Swan Lake and the fantasy tale of The Black Swan both have a lot of history in the world of ballet. Aronofsky's film merges the two in order to create an emphasis on one character being both the hero and the villain, or more or less, her own enemy. When Nina begins to rehearse for the part, a spunky new dancer named Lily (Mila Kunis) comes to the company. While her form leaves much to be desired, her sensuality sparks interest in Thomas. The main reason her dancing is so alluring to him is because Nina's is so reserved. He believes that she dances the White Swan perfectly, but when it comes to the dance of the evil Black Swan, she fails to seduce. Nina becomes obsessed with Lily and sees her as a direct threat, not only in terms of the leading role, but also in terms of their director's affection.Continue Reading
Blast of Silence
If Albert Camus had made a film noir, it would have been very much like Allen Baron’s little-seen 1961 feature Blast of Silence. This low-budget jewel, which enjoyed a critical renaissance after a 1990 screening at the Munich Film Festival, is less a thriller than it is an existential exploration. In many ways, it anticipated Martin Scorsese’s equally dark New York drama Taxi Driver by a decade.
Writer-director Baron had originally cast Peter Falk as hit man Frankie Bono, but wound up playing the part himself after Falk took his career-making role in Murder Inc. Resembling a less feral George C. Scott, Baron is extremely effective as the solitary, dead-eyed assassin, who arrives in New York City at Christmastime to eliminate a troublesome small-time mobster. After a chance meeting, the lonely, embittered killer is drawn to a girl from his past (Molly McCarthy). But he still has a contract to fulfill, and his world begins to unravel as he stalks his prey.Continue Reading
From the opening sounds of sad circus music flowing into disco, you feel you are in for something unique. As the camera tracks across a street into a bustling nightclub, introducing us to a large array of characters in one take, you know you are in for one hell of a spectacle...
Boogie Nights is an epic tail about life in the swinging seventies through the lens of the porno industry of Southern California. It explores the transition of the business into the 1980s, where film was switched out for video, and the roof caved in for many. But it’s not simply a story of the sex trade—it’s about family. Although somewhat warped, the group of porn stars connect together as if they were brothers and sisters, mothers and fathers.Continue Reading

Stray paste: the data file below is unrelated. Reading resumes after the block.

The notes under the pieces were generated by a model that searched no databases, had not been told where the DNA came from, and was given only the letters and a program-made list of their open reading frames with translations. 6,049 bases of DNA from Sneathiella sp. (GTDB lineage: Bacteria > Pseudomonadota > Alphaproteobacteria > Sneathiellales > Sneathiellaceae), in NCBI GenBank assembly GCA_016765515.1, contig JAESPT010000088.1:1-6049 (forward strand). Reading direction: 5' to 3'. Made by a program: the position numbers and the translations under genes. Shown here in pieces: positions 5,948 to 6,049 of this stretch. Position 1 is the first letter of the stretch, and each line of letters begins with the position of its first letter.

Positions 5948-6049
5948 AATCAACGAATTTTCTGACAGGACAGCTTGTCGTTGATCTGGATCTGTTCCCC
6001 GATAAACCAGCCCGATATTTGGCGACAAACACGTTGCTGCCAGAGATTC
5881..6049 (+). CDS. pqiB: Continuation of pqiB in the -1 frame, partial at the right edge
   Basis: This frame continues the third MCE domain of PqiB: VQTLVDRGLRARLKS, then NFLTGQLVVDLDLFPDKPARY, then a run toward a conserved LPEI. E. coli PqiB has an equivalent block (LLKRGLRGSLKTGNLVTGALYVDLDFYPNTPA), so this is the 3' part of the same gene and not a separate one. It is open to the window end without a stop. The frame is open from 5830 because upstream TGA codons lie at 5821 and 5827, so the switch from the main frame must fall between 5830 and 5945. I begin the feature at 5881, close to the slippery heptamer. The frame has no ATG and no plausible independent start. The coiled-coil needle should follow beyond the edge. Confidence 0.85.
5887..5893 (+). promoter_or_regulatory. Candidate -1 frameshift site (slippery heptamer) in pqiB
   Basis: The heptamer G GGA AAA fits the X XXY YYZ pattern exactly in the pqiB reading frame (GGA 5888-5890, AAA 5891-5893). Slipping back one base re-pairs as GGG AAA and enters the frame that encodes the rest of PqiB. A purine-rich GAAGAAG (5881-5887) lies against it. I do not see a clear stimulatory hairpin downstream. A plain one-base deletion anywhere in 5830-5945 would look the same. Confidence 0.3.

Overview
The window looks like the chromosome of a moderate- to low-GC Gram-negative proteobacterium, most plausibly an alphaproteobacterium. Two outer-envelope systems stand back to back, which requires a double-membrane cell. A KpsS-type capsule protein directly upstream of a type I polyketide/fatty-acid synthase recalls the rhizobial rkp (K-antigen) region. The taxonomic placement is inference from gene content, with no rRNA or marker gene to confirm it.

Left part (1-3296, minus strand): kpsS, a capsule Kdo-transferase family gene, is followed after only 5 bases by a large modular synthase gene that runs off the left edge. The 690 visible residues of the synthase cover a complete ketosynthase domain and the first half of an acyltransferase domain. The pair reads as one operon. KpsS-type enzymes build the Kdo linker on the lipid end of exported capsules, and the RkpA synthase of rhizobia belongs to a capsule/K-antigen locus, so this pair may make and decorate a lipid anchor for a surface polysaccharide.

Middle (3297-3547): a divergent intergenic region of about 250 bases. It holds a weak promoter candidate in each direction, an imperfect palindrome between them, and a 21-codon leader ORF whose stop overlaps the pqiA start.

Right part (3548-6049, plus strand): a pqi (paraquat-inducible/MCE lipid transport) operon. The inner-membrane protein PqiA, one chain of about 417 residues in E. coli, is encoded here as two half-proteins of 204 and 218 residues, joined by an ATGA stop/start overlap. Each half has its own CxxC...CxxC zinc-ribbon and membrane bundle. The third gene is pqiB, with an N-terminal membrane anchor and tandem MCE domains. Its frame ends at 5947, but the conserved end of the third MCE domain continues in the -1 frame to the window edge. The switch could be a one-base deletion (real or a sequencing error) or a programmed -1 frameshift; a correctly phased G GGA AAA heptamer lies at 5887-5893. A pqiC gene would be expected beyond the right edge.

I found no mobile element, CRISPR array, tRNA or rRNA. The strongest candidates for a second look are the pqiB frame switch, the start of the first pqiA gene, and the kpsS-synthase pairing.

At age 22, Britain's "most violent criminal" Charles Bronson (nÃ© Michael Peterson, who initially took the name for his short-lived boxing career and then had it legally changed; here played by Tom Hardy) began serving a 7-year sentence for armed robbery. The year was 1974, less than 2 years after Stanley Kubrick pulled his movie Clockwork Orange from the theaters due to death threats. With the exception of just over 4 months, Bronson has spent the last 35 years as a ward of the state, all but 4 of them in solitary confinement. This extended sentence has to do with his seeming love of violence for violence's sake, something like the performance art of an evil Andy Kaufman. As such, he's a child of Alex de Large, or an Agent Orange -- that is, one whose real life lends itself to Kubrick's satire. Or, at least, that's how Bronson's director Refn takes it (some of Bronson's victims tend to approach his nature a little less abstractly). Therefore, Refn gives us Clockwork Orange's malevolent juxtapositions of barbarity and high-toned culture, gravitas and cornball pop tunes, with a comic book color palette and told through the wide-angled, symmetrical perspective of a demented narrator in clown makeup. Not exactly original, but like Cape Fear was to Hitchcock, livelier than most other films that don't steal from only one source.Continue Reading